Posted by: Robin | April 26, 2008

Full Circle

In my late teens I confronted that perennial question “What do I want to be when I grow up?” I had started out as an Art major and then switched to English Secondary Ed., but I ended up spending most of my time volunteering, working with high school kids and tutoring poor rural children. I assessed that I had two sets of gifts–people gifts and artistic gifts. I could not reconcile them. Creating is a persistent solitary pursuit. In my mind it was either/or, and helping people and righting societal wrongs were obviously the more valuable callings. I didn’t bother to ask, but I was sure God thought so. Helping people was a good fit, and I tried to do it as creatively as possible, but by my late thirties I was depressed and empty. I felt lopsided. I’d over-developed one side of who I was and put the other half in cold storage, and it wouldn’t let me ignore it any longer.

I went back to school and decided my original idea of teaching English integrated most of the things I’d found most fulfilling in the various jobs I’d done as well as what energized me most in my personal life. After two years of subbing and a year-long temp job, I discovered I was right. Big problem: I lived in a saturated market for teachers and moving out of the metropolitan area wasn’t an option. Financial need drove me back to jobs I’d done before, and it wasn’t bad. Finishing my undergrad degree and my MA and excelling at both had filled a lot of the emptiness I’d felt and eased much of my self-doubt.

Then I became debilitated by a chronic illness. No one could tell me whether I was ever going to get well enough to get back to an active life, so part of this new journey was figuring out how I could live fully and richly within these new confines. I began to write and research and write. Vocationally I have never been so happy. And I am on the verge of sending one fruit of that labor into the world again, but it has coincided with a strange twist in my journey.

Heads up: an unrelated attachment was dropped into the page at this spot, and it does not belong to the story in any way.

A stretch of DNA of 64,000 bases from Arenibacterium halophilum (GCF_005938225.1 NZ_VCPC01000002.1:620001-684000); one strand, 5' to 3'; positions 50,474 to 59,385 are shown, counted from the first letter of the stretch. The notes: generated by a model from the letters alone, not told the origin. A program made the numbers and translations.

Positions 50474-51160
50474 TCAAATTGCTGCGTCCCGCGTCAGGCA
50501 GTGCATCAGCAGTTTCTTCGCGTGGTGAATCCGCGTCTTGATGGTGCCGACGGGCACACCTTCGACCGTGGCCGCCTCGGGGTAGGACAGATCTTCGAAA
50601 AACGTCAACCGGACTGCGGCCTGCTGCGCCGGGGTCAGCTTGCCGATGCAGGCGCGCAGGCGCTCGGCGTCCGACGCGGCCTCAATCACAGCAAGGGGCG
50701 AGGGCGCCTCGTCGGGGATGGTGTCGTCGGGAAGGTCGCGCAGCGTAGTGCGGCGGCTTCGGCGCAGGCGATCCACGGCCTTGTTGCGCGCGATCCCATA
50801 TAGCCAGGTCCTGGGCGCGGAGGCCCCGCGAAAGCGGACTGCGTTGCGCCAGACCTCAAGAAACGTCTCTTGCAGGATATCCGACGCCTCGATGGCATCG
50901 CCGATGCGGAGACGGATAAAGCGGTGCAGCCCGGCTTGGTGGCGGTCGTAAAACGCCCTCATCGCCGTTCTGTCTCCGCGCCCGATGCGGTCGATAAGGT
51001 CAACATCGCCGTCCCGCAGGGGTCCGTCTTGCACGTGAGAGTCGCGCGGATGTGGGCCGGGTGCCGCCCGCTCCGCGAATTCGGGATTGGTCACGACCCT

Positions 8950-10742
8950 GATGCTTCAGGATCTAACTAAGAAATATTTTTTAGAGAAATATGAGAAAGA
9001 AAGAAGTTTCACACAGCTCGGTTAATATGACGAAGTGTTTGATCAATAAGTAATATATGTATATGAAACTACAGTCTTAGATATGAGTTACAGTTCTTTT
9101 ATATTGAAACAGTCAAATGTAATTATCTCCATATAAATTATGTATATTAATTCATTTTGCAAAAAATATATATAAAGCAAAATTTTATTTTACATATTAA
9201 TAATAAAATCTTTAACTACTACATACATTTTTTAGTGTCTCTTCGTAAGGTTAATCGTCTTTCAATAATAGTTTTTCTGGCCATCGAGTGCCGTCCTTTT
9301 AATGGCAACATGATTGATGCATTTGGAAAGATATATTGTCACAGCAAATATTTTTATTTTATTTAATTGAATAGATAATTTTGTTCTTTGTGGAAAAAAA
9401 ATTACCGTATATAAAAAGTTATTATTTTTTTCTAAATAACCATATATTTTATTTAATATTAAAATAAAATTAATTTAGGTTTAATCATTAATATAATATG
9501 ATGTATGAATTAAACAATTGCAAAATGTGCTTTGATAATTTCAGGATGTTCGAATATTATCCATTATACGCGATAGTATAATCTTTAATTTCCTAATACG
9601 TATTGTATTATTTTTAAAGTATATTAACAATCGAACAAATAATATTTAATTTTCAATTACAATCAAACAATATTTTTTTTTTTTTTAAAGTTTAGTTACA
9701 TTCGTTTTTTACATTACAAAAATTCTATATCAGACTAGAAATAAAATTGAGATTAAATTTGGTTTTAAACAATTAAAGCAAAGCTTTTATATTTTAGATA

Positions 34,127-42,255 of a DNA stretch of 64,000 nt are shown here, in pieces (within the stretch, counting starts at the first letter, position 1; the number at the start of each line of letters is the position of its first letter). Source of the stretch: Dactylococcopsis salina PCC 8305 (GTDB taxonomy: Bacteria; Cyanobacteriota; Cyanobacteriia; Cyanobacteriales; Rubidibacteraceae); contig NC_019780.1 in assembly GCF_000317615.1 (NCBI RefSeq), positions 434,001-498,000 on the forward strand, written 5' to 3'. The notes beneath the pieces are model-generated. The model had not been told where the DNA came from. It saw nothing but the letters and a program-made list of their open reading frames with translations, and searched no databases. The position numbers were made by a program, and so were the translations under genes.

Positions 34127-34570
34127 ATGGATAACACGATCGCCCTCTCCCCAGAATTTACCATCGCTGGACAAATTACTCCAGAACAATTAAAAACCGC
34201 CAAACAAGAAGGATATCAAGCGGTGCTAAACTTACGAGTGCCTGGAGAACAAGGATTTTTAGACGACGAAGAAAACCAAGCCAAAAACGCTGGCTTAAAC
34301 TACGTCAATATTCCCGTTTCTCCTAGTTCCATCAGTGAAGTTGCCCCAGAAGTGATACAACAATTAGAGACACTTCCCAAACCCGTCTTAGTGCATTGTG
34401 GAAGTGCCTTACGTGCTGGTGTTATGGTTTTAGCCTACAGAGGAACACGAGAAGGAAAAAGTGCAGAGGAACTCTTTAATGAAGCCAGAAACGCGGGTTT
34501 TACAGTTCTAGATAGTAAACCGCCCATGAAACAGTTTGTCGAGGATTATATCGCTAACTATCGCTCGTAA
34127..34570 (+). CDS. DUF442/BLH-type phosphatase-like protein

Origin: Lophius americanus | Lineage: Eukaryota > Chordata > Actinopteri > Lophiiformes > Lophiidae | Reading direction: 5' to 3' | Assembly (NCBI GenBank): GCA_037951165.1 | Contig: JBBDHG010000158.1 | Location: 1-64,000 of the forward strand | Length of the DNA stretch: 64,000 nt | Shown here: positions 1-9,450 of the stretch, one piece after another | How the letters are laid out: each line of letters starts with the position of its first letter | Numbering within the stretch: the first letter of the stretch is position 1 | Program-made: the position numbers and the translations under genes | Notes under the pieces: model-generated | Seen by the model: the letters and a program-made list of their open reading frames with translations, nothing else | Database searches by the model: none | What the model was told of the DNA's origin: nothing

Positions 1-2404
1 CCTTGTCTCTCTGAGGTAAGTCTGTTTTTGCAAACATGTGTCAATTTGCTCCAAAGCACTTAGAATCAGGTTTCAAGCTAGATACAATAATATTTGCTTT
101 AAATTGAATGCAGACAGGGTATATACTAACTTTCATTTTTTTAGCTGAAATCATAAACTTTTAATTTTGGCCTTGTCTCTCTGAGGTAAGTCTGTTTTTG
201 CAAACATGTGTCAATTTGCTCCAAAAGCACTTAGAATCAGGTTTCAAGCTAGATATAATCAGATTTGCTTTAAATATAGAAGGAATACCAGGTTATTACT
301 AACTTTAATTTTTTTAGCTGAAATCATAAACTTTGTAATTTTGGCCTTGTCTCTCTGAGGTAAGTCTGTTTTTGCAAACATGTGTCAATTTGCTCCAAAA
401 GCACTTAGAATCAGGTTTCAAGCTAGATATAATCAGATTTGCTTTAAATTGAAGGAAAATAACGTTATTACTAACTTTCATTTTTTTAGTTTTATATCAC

Lately a number of things have caused me to reflect on that younger woman who was out in the world immersed in other people’s lives and active in social justice issues. I still have physical limitations, but I am able to do much more than I could five years ago. I began to notice how passionately I wrote in this blog about social concerns. And I began to realize that it’s time to find a way to do both. I’m not sure yet what I’ll settle on, but I have a few ideas to explore. I live near one of the poorest and most crime-ridden cities in the country, so I should have a few options. I know now that the creative end of things is where I feel called vocationally, but avocationally I need to act in some way to put hands and feet to the concerns that burn in my heart. It’s time to be whole.

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